Trade Bank of Iraq appoints Salem Chalabi as chairman and president

Mr Chalabi will replace Faisal Al Haimus effective immediately following a directive from the Iraqi prime minister Mustafa Al-Kadhimi

Trade Bank of Iraq's president and chairman Salem Chalabi has extensive experience in Iraqi government policies and was involved in drafrting the country's constitution after 2013. Courtesy of Trade Bank of Iraq 

State-owned Trade Bank of Iraq (TBI) appointed Salem Chalabi as chairman and president as the lender proceeds with a three-year expansion plan to diversify its operations.

Mr Chalabi, a Yale University graduate, will replace Faisal Al Haimus with immediate effect following the directive of Iraqi prime minister Mustafa Al-Kadhimi, Trade Bank of Iraq said in a statement on Sunday.

"I look forward to implementing a strategy that will allow TBI to achieve sustainable growth and continue building on the strong and solid foundations laid by the bank in the past years," Mr Chalabi said. "We will continue to ... develop the bank’s operations to support our country’s economic development."

Mr Chalabi brings to the role years of experience in business development, strategic planning and forming Iraqi government policies, including involvement in drafting the new Iraqi constitution after 2003. He was appointed General Director of the Iraqi Special Tribunal for Crimes against Humanity in 2004 and worked as an adviser to former Iraqi prime minister Adel Abdul Mahdi.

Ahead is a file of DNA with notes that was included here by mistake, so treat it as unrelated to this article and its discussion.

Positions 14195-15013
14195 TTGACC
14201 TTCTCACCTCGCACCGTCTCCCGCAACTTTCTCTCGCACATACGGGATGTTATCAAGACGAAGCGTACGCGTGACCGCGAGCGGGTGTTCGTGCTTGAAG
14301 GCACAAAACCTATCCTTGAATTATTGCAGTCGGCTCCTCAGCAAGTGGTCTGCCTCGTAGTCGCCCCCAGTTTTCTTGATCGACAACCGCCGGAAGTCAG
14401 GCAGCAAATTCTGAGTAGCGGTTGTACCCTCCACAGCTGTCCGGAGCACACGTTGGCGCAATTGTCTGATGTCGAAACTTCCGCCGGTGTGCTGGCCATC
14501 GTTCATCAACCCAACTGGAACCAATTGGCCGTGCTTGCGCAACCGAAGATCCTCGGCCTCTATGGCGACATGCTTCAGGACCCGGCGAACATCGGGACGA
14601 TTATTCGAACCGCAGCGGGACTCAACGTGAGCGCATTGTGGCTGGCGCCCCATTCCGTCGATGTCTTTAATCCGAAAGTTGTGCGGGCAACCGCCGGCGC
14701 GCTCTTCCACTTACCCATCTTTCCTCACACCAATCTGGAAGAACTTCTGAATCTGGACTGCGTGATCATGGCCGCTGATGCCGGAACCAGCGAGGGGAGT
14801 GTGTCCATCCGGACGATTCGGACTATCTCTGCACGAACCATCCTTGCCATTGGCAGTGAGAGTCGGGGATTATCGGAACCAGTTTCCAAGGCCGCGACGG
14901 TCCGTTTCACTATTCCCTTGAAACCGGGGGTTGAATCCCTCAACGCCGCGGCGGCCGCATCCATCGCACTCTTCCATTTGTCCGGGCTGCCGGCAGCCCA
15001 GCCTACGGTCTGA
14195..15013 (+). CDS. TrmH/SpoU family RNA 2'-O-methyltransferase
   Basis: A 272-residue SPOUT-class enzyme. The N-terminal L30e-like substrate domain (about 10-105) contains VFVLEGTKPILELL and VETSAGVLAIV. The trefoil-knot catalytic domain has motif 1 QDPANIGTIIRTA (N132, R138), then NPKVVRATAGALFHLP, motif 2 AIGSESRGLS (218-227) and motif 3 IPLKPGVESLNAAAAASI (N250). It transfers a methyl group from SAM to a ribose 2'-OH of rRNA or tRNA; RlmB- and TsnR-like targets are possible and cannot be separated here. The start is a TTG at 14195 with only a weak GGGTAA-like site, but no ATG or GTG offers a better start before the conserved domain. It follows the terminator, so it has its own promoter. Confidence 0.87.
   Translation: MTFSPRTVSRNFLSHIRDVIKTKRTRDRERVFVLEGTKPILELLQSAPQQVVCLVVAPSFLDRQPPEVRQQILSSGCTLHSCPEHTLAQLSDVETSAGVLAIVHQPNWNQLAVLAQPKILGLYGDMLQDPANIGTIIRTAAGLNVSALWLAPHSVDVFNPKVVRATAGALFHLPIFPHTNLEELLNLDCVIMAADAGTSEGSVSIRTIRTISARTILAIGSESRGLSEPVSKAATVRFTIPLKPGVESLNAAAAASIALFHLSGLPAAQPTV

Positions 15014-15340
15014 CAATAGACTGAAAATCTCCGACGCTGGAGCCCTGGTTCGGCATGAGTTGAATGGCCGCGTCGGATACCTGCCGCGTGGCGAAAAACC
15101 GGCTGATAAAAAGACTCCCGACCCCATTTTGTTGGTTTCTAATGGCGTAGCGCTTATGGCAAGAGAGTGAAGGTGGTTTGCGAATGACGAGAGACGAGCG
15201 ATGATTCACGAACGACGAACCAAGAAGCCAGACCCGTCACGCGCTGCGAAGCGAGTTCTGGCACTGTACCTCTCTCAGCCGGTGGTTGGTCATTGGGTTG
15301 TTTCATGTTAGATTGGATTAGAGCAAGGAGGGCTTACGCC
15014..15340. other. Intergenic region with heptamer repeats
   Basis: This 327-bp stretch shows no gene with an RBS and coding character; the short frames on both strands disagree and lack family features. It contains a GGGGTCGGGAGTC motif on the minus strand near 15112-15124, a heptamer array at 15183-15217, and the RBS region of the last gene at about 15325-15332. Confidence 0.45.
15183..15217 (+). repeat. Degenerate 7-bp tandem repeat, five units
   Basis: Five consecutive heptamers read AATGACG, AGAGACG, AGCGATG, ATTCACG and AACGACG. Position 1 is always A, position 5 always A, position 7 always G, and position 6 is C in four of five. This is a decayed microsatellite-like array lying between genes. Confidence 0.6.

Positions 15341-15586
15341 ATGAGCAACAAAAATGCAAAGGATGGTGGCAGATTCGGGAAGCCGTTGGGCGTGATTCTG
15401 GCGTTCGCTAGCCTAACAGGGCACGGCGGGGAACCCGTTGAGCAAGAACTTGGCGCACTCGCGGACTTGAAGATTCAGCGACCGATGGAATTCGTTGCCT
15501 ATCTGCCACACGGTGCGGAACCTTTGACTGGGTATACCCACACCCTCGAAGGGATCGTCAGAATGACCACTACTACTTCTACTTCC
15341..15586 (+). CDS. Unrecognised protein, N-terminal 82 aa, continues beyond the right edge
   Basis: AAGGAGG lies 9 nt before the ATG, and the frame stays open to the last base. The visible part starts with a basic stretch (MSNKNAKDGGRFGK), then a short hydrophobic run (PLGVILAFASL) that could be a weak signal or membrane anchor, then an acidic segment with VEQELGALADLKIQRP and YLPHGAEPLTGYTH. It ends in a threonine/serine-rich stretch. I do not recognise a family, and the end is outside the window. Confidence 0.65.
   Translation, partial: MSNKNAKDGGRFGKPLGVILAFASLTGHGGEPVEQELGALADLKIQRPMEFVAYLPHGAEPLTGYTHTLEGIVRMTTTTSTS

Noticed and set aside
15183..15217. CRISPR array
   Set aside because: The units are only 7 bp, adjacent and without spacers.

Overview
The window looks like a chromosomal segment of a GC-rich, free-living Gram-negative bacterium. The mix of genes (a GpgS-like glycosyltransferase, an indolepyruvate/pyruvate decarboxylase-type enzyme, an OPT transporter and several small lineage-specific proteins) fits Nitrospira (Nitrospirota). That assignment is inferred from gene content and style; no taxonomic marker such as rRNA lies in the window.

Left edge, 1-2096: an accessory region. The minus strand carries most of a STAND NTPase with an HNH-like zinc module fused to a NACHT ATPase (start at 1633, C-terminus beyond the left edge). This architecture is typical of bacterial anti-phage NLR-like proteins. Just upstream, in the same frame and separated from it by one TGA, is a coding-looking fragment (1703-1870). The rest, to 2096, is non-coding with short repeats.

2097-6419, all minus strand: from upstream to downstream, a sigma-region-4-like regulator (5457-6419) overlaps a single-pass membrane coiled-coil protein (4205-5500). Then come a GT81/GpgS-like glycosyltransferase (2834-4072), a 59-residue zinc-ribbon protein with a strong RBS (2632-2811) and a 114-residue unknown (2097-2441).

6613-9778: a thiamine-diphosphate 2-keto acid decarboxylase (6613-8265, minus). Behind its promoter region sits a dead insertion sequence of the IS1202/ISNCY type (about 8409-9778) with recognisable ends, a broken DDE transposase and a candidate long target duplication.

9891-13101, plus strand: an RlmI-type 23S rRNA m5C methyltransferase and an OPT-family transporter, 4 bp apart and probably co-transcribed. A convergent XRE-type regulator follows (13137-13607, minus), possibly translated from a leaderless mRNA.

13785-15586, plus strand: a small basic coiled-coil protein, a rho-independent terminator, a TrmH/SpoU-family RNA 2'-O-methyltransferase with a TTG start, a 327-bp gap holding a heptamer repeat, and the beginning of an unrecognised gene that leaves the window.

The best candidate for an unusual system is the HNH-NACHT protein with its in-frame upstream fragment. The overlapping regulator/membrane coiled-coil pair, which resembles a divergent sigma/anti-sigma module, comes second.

In February, the country's largest trade financing institution reported a 68 per cent increase in full-year net profit on the back of higher revenue. Net profit for the period ending December 31 climbed to $556 million (Dh2 billion) while revenue for the period rose 12 per cent year-on-year to $673m. The bank's total assets grew 27 per cent to $29bn.

The lender, which was established in 2003, has 26 branches across Iraq and plans to expand into new markets.

TBI is set to open its first overseas branch when it begins operations in Saudi Arabia later this year. The bank is also planning to upgrade its Abu Dhabi office, which opened in 2017, to an asset management company and will open a representative office in China as well.

The lender is currently working on expanding its network domestically and internationally to diversify its sources of revenue as it aims to grow at a compound annual rate of 30 per cent over the next three years.

Established with the aim of helping the reconstruction of Iraq by facilitating international trade after the end of the United Nations' oil-for-food programme, Baghdad-based TBI has grown rapidly and conducts approximately 80 per cent of the trade finance business in the country.